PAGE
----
MORE Investing Questions Everyone Wants to Know (Part 4)
I was so honored to answer investor questions at the first financial planning workshop in partnership with Clever Girl Finance about a week ago, and the best part is I am still receiving some pretty great questions from attendees! Here are a few more commonly asked questions when you are new to the investing world.
A company I really like is about to issue its initial public offering (IPO), how do I go about buying into it?
It's great that you're looking to buy into a company that you already know and understand! Unfortunately, not all IPO shares are open for the broader public to purchase on the first day of trading. Many of the shares released on the first day are reserved for large-scale investors only. If the sale of the stock is open to the public, you can look at the "underwriting" section of the company's registration with the Securities and Exchange Commission (SEC) to find the names of the banks or financial institutions involved with the IPO. Then you can look for a broker (or discount brokerage firm) who is affiliated with that institution. If that's too complicated, and you plan to hold the stock for a long time, you can wait a day or two for more shares to be available on the marketplace.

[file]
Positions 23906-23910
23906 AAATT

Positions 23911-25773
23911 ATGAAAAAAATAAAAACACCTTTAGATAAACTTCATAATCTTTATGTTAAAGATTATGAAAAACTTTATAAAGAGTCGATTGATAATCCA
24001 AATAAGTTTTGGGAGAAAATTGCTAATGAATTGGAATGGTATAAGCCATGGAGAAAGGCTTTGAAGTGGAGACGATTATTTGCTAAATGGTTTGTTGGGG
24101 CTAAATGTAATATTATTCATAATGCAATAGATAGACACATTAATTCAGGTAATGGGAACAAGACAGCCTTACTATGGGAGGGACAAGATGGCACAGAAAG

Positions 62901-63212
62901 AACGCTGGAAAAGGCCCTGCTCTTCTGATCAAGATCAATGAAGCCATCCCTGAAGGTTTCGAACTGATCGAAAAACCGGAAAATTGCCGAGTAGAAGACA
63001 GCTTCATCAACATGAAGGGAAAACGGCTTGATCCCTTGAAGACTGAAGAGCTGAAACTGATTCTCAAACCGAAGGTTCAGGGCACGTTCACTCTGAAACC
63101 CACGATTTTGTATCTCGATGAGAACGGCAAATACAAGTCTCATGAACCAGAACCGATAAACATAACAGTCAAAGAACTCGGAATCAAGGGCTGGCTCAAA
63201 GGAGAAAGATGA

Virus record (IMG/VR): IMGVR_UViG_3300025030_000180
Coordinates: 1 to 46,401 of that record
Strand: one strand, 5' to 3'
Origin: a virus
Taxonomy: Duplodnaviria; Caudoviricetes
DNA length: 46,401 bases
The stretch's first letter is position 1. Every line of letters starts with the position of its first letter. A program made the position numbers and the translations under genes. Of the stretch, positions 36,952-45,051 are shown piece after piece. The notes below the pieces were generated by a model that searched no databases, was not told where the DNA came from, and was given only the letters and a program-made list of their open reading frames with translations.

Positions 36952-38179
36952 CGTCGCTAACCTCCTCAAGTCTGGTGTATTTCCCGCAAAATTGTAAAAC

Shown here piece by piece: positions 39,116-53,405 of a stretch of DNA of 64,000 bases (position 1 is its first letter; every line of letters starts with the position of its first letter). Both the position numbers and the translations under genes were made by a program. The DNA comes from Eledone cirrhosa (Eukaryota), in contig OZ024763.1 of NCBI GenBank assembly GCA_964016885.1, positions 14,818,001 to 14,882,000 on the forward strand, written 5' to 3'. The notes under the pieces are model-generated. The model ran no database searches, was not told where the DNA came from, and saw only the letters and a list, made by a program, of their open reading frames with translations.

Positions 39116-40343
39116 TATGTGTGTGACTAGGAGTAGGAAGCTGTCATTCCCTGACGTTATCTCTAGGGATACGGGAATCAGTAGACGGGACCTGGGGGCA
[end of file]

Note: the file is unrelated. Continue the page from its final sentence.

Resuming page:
I often hear investors talk about "shorting" a stock; what does that mean?
In a nutshell, "shorting" a stock is not quite as simple as "selling" a stock. Investors usually short stocks when the current trading price of the stock is overvalued by the market and current valuation metrics. In the shorting process, the investor essentially "borrows" the physical stock from a brokerage firm and sells it to another buyer. If the stock price goes lower, the investor who shorted the stock profits from the difference in the buy/sell prices after they repay what is owed to the brokerage firm. This is referred to as "trading on margin." In order to short a stock, you must trade through a broker (whoever holds your brokerage account), which will lend you more money to trade than you actually have in your account at a fixed interest rate. Shorting stocks is considered an aggressive trading strategy, as you must be able to replace the lost money quickly if your bet proves to be bad. On the other hand, when you "long a stock" it means you are buying and holding the stock for an undetermined amount of time.
What is the difference between preferred stock and common stock? Is one better than the other?
Not all publically traded companies offer preferred and common stock together, but on the surface there is not a drastic advantage of one versus the other. Common stocks are ownership interest in the company and these owners are referred to as "shareholders." If a stock's price increases from the price the shareholder bought it, they then gain money. Preferred stocks are a longer-term form of fixed-income investing. This means that the company pays dividends to preferred stockholders at regular intervals, which can be either fixed or floating. With that said, the preferred stockholder does not instantly benefit if a stock's price increases, as would be the case with a common shareholder. If the company becomes bankrupt or insolvent, preferred stockholders are entitled to whatever assets are left to distribute once the other debt holders are paid. Common stockholders are the last ones in line for repayment and therefore might not recoup any value from their lost shares.